While we’re on the subject of the heart-healthy diet for American Heart Month… Many people assume they should take an omega-3 or fish oil supplement to protect their heart, but a number of recent research studies on this topic aren’t so clear. Many people wonder if it’s worth taking omega-3 supplements for heart health.
Interestingly, one very large study published in the Journal of the American Medical Association, indicated that omega-3 supplements had no significant effect on preventing heart attacks or strokes in study participants. So does this mean you should scrap the omega-3 supplements and stop eating fish?
Not so fast! – First, it’s important to understand that not all omega-3s are created equal. Omega-3 is a type of polyunsaturated (healthy and essential) fat that comes from either plant sources like flaxseed oil, chia seeds, or walnuts, or from cold-water fish. While both forms have been shown to have benefits in various studies, the marine sources of omega-3 offer far more potent health benefits overall.
And although there have been studies like the one mentioned above, there is also much research that finds fish oil very beneficial for the heart, brain, joints, depression, cancer, ADHD, Alzheimer’s, etc, etc. For heart disease, fish oil has definitely been shown to reduce triglycerides, blood pressure, and inflammation throughout the body. It also helps prevent excess blood clotting and irregular heartbeat.
It’s just not completely clear if it’s as effective in people who already have heart disease, or if taking a pill works as well as eating fish.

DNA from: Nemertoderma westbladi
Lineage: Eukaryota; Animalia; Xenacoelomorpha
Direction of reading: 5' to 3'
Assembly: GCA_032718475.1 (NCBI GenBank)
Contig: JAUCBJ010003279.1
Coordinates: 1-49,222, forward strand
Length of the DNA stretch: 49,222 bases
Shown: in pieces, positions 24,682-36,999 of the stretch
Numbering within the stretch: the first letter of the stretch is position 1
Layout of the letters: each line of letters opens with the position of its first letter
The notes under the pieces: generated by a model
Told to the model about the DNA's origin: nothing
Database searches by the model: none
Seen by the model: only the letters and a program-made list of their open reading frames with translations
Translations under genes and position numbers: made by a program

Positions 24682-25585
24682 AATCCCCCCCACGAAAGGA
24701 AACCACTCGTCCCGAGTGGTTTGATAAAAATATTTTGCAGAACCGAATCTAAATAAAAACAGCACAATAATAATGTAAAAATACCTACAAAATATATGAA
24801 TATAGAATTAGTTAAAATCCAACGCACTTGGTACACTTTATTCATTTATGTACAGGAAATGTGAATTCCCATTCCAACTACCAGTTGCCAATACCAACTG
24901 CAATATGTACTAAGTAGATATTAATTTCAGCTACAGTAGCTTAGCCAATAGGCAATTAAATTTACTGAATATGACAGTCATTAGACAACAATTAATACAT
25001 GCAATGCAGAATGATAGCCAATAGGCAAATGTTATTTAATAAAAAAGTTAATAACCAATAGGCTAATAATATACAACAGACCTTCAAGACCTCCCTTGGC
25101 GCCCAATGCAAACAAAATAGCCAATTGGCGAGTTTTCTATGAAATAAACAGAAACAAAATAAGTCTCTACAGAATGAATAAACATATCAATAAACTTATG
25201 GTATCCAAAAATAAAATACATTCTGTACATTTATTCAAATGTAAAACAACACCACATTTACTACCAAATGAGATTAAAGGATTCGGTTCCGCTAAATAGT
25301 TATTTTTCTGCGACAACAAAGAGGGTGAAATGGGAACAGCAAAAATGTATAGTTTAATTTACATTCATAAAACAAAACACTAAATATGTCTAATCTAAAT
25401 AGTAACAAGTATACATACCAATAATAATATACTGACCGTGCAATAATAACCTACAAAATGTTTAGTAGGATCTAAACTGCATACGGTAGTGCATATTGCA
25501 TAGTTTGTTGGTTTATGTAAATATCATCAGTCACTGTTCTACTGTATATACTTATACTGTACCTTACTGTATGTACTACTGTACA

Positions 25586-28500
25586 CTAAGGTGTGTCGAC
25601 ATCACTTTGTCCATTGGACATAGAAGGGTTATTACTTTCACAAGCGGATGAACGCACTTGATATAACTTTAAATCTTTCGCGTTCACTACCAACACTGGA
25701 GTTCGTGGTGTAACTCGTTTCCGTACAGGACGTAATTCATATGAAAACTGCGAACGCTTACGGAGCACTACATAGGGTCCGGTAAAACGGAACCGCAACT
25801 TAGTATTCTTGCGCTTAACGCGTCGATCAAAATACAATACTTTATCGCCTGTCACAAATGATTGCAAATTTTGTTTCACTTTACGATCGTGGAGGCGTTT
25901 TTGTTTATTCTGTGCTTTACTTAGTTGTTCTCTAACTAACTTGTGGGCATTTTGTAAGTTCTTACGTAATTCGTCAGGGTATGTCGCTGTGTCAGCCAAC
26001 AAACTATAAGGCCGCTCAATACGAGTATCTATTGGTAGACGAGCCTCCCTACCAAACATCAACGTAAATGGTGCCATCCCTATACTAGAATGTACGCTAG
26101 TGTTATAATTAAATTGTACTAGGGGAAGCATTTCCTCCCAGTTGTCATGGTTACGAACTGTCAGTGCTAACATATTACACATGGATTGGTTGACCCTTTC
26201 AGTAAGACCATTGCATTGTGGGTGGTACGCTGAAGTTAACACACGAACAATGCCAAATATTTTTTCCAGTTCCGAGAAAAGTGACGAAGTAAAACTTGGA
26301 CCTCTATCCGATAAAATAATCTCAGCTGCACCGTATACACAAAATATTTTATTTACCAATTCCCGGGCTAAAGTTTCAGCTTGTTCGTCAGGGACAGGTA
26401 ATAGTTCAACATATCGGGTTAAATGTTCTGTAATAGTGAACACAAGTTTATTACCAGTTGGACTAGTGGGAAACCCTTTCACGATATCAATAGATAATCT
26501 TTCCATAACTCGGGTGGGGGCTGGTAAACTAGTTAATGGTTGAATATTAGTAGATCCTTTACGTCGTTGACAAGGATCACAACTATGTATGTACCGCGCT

So I still think it’s helpful to get a good dose of omega-3 each week, BUT – I always recommend getting it from fish first, supplemented with a few servings of nuts and seeds.
Oily fish like salmon, sardines, herring, and bluefish have the highest amounts of omega-3 fats, but all fish – even shellfish like shrimp and scallops have some. Here’s a list of the omega-3 fat content in commonly consumed seafood. In addition to their heart-healthy fat, seafood is also very low in artery-clogging saturated fat, and it provides a great source of lean protein. The American Heart Association recommends at least 2 servings of seafood each week for a total of 6-8 oz/week.
I’ve met many people who don’t like salmon or other fatty fish, and they are afraid to eat shrimp or other shellfish because they have cholesterol. It’s true that shellfish have cholesterol, but it’s saturated (bad) fat, far more than dietary cholesterol that will raise your cholesterol. Like all other seafood, shrimp, scallops, and other shellfish are extremely low in saturated fat– so feel free to enjoy them! Just don’t fry, and skip the butter, as both are extremely high in saturated fat.
If you need a quick and easy recipe for almost any fish – try one of my favorite super-easy glaze recipes for grilled or or roasted fish.
Sriracha Honey Glazed Salmon
- 8 ounces salmon fillet
- salt and pepper
- 1 tablespoon Sriracha sauce
- 3 tablespoons honey
- 1 tablespoon sesame seeds
- Preheat the grill to 400 degrees and spray the grill grates
- In a small bowl, combine the sriracha sauce and honey. Stir well to combine.
- Sprinkle the salmon with salt and pepper on both sides.
- Place the salmon on the grill and cook for about 5 minutes. When the salmon is almost cooked through, brush it with the glaze. Finish cooking for another 3-5 minutes until the salmon is opaque and flakes easily.
- Remove the salmon from the grill, sprinkle sesame seeds over the glaze, and serve.